A passion for good, healthy meals

Dorothy Firestone in her home kitchen. Photo: Lisa Mandel


Dorothy Firestone is passionate about food that tastes good and is good for you. As my predecessor at the St. Louis Jewish Light, Firestone shared that passion with readers in her beloved column, “Table Talk,” which is also the title of a cookbook and memoir she published in 2007.

These days, however, Firestone’s publishing career has moved into an entirely unique venue: she is the creative mind behind Pantry Plus, a monthly pamphlet of healthy recipes and food tips provided to all of the clients of the Harvey Kornblum Jewish Food Pantry in St. Louis.


Her unique, and unexpected, involvement with the food pantry began innocently enough when she delivered a financial donation to Susan Rundblad, who is the Program Coordinator of Community Outreach for the food pantry. Following a tour of the operation, Rundblad and Firestone sat down to talk. Rundblad explained that each bag of food came with a newsletter that Rundblad designed to help their clients eat better. The newsletter included nutritional information and tips for healthy eating. Firestone immediately volunteered to create recipes and suggestions for preparing meals using the contents of the food bag. The first of Firestone’s Pantry Plus pamphlets appeared inside the food bags distributed in November 2009.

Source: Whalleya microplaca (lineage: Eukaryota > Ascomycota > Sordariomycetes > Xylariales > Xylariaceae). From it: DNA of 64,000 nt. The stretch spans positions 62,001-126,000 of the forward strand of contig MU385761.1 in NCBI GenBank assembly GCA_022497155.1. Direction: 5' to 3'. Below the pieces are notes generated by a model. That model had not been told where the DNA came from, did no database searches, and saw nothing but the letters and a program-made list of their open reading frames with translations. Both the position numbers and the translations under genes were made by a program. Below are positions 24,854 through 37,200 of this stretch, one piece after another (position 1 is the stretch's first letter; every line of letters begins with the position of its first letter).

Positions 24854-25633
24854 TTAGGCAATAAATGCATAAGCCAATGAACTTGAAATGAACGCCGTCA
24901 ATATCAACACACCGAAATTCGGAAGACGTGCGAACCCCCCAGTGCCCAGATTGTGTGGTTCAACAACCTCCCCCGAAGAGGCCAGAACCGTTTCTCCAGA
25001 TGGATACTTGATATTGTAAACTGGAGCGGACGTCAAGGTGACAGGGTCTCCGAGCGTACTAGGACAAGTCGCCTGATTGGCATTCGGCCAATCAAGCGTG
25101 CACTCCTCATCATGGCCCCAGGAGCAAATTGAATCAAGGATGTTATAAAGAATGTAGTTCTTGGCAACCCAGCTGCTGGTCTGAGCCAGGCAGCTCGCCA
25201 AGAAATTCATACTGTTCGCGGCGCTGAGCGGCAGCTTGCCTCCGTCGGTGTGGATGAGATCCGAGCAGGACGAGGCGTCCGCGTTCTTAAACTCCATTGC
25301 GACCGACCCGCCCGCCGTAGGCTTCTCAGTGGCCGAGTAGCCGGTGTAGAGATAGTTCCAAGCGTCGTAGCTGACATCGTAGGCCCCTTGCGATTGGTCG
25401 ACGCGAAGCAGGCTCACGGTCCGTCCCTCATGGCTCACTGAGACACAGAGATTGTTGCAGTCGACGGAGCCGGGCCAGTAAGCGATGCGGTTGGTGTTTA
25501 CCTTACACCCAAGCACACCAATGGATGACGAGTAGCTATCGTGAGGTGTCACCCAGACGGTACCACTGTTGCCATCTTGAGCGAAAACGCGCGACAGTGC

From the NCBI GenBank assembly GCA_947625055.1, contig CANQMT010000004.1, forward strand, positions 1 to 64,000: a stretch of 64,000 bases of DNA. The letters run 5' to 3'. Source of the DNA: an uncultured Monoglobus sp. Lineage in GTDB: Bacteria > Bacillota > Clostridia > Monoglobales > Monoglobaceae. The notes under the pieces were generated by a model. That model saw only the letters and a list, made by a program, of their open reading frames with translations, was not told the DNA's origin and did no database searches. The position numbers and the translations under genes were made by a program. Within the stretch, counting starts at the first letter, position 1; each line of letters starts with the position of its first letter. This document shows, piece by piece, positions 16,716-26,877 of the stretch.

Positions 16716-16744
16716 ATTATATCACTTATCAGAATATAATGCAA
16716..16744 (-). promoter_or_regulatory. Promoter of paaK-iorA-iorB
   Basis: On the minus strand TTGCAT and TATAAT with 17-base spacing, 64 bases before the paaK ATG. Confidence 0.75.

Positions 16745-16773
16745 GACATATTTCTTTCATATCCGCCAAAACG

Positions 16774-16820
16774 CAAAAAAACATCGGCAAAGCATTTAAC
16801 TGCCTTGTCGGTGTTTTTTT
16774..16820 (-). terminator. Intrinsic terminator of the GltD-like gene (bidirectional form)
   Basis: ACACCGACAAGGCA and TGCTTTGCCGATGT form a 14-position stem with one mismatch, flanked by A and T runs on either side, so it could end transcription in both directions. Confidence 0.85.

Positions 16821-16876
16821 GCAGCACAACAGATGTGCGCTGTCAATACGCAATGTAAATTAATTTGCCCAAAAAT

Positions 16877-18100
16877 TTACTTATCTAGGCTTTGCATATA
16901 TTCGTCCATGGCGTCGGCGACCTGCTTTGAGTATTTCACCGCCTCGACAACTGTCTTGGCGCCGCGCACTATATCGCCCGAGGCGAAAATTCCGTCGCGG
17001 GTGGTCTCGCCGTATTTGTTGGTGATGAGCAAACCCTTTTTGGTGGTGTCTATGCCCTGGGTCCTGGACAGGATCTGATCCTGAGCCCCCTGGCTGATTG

“Firestone’s recipes are creative and easy to use,” Rundblad said. “Think about it: what’s the use of giving food to someone who doesn’t know what to do with it. The recipes are helping our clients become healthy and successful cooks.”

Firestone’s publications have generated positive feedback from clients who have told Rundblad that one or more of the recipes had enabled them to prepare dishes that were new to them and that their kids loved.

Firestone tests each of her recipes several times and always includes tidbits of cooking and nutritional wisdom along with the recipes. For example, Firestone recommends that clients rinse canned beans – a simple step that eliminates one-third of the sodium. She also lets her readers know that each bag contains enough protein for their families, even if there is no meat.

As Firestone explained, “If you have pasta for one meal a day and beans for another, you have satisfied your daily protein requirement.”

Rundblad now sends Firestone a monthly email with a list of the foods to be included. For example, last month the food pantry received a USDA donation of fresh chicken, sausage patties, and frozen blueberries. Those items, along with canned fruits, vegetables, and fish, made up the contents of the bags that month.

Based on that list, Firestone created recipes for Super Easy Roast Chicken, Bean Salad, Tuna Bean Salad, and Blueberry Delight, a blueberry sauce that can be served with yogurt or on cereal, pancakes, ice cream and waffles.

“I try to include some of the same things I cook at home,” she said, “or perhaps a variation of those foods that might be leaner and simpler to prepare. I also include a panel on the pamphlet called ‘Tidbits’ which serves to further educate clients about food, nutrition, and food safety.”